Contributed by Joshua Grill, PhD
An article in the October 3 New York Times highlights recent developments in providing patients legal access to their medical records. Brought about by the 21St Century Cures Act, this effort aims to remove barriers to citizens having access to their own health data. Implementation of the 21St Century Cures Act essentially mandates that medical test results be made available through electronic health records in near real time, giving patients access almost immediately to their health information without context. This is producing challenges for clinicians and their practices.
Some of these challenges were highlighted in a 2021 article related to presymptomatic testing for Huntington’s disease, an inherited fatal neurological condition for which genetic tests can determine whether a person will someday develop disease. UCI MIND investigators recently contributed to another article, working closely with colleagues in the Alzheimer’s Clinical Trial Consortium to outline key challenges related to use of the electronic health record and the conduct of preclinical Alzheimer’s disease (AD) trials. These studies test promising therapies for their ability to slow or delay onset of cognitive problems in people determined to be at increased risk based on biomarker tests. At the core of the issues in these papers is the reality that some test results (gene tests for HD and biomarker tests for AD) need to be delivered with sensitivity and compassion by a trained clinician. If patients receive alerts through apps that results are available at the same time that the clinician who ordered the test is first able to access the result, it can circumvent the traditional approach of having a skilled clinician interpret, disclose, and explain that result to the patient. Doing so brings risk of misinterpretation or misunderstanding by patients and could have serious negative implications for patients’ health and well-being.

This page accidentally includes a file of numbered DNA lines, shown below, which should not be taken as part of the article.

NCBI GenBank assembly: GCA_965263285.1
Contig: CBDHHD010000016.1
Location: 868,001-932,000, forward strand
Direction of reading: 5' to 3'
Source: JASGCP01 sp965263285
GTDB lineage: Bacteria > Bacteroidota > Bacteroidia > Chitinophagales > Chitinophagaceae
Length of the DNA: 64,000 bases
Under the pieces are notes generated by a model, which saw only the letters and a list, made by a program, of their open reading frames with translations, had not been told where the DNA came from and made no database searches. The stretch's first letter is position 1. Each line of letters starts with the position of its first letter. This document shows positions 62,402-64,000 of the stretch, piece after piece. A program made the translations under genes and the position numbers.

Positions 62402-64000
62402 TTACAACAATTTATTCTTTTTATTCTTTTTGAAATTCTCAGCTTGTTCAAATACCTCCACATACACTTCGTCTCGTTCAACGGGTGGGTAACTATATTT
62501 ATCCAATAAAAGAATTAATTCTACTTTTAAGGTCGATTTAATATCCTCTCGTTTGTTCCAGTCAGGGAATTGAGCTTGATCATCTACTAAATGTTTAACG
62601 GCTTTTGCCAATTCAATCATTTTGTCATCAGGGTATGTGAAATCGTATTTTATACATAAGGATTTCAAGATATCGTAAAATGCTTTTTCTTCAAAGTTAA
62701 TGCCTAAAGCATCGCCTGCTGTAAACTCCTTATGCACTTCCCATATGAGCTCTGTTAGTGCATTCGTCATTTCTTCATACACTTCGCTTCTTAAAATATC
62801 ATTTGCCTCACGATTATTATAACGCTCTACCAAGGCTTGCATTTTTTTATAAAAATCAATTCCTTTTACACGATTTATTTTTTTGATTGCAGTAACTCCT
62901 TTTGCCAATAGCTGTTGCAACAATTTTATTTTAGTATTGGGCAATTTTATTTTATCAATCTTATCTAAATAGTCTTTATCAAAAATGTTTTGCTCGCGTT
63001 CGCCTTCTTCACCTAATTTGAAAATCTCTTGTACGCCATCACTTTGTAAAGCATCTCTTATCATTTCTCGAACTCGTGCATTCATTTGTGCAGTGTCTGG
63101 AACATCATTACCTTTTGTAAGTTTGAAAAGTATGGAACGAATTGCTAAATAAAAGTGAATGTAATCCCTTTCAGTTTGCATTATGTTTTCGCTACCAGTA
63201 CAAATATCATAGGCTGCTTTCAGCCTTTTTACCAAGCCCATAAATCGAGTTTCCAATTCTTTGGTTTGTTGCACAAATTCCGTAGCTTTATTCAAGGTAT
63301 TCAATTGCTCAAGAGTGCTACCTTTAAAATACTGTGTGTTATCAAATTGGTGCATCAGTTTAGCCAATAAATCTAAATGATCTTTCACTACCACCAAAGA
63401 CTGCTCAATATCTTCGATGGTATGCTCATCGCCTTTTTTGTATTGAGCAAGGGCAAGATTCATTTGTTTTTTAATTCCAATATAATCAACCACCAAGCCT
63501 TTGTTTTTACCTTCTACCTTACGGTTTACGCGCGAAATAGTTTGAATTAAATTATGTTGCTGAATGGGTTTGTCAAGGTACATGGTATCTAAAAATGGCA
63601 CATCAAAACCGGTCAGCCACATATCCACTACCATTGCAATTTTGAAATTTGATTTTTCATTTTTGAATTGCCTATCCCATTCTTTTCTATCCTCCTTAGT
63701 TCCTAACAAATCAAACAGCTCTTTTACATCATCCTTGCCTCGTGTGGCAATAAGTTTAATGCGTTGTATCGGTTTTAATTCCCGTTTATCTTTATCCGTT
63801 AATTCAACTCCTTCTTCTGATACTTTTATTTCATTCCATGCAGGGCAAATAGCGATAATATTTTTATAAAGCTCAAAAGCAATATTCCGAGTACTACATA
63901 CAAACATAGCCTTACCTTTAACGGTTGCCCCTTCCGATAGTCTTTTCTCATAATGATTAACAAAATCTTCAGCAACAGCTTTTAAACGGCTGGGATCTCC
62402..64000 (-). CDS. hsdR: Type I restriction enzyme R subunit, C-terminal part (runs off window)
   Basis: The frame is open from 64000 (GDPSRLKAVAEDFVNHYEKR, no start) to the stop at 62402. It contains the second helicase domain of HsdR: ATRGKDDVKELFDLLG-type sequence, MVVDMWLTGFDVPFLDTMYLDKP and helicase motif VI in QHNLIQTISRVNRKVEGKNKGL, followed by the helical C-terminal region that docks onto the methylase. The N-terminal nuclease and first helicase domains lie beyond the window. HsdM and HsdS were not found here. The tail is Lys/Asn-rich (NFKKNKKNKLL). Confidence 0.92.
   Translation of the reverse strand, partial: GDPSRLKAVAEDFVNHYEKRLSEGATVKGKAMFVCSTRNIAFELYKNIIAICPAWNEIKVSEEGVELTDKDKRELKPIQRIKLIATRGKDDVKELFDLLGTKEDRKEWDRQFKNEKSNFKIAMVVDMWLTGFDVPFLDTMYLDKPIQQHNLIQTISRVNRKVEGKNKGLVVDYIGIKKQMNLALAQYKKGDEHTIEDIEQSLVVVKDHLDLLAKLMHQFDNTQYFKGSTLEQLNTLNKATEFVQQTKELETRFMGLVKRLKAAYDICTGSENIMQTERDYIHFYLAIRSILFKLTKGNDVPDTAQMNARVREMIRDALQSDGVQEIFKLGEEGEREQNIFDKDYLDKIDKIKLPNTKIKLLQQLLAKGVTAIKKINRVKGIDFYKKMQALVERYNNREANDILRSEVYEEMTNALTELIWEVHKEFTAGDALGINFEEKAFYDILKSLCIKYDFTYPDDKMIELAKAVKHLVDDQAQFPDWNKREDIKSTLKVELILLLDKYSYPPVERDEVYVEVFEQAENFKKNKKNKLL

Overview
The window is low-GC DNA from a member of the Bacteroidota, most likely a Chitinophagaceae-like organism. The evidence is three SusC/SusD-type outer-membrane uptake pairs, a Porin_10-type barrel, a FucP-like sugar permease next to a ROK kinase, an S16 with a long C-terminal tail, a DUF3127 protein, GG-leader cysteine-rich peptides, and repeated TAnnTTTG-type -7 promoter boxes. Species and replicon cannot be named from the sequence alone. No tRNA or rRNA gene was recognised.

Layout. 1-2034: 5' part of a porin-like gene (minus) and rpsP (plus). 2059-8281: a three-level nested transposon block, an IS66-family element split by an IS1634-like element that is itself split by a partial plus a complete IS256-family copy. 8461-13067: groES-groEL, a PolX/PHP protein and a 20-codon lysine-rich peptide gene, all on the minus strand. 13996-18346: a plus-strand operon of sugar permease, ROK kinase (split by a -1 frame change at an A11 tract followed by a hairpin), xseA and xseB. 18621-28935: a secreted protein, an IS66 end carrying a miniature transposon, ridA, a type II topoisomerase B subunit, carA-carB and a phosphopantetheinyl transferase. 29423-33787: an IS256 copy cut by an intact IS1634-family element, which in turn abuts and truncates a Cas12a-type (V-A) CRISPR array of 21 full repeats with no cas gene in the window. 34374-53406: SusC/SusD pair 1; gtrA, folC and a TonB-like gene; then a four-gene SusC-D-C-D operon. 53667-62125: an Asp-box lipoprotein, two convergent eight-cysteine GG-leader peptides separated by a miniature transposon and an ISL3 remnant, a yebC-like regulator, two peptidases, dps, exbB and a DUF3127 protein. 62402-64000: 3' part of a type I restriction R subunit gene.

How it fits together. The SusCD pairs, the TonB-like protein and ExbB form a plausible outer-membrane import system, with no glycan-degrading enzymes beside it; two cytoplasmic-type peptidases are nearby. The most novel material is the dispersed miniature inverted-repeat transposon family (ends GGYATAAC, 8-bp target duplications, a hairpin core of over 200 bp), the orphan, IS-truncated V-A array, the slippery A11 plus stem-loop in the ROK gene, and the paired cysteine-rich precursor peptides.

These concerns are particularly relevant to test results that could be perceived as “bad news” and diseases that may be fatal and/or considered “sensitive diagnoses” because of risk for stigma and other challenges that accompany disease. AD, of course, meets both of these criteria.
Clinically, the field will grapple with these issues in the years to come. The need for timely diagnosis and the availability of tools such as blood tests will magnify the importance of the debate. In some settings, it may be perfectly acceptable to get AD biomarker results without a clinical interaction. Yet, in other cases results may be ambiguous, conflict with other information, or at minimum bring a host of important questions that require expert interpretation and answers.
In the research setting, placing study test results in the electronic health record may create opportunities to enhance participant safety; for example, by making some results available to Emergency Room physicians, so that these clinicians know how best to treat a person enrolled in a study who comes for an emergent visit. But there are also many risks that come from including research test results in the medical record. These include inadvertent unblinding of study information (placing the integrity of the study at risk), unwanted disclosure of personal results (placing a person’s autonomy at risk), and inappropriate labeling of patients that could carry stigma or affect the quality of their care.
Progress in AD and other fields necessarily brings new challenges. Research identifies these challenges, tests solutions, and leads to improvements in clinical practice. The approach to AD clinical practice will be reimagined in the coming years. Research will lead the way to improve this care through new treatments and technologies but must also address the appropriate use of these tools and protect the interest of the people who make these advances possible by participating in studies. In the end, this will benefit millions of people who receive the best possible care.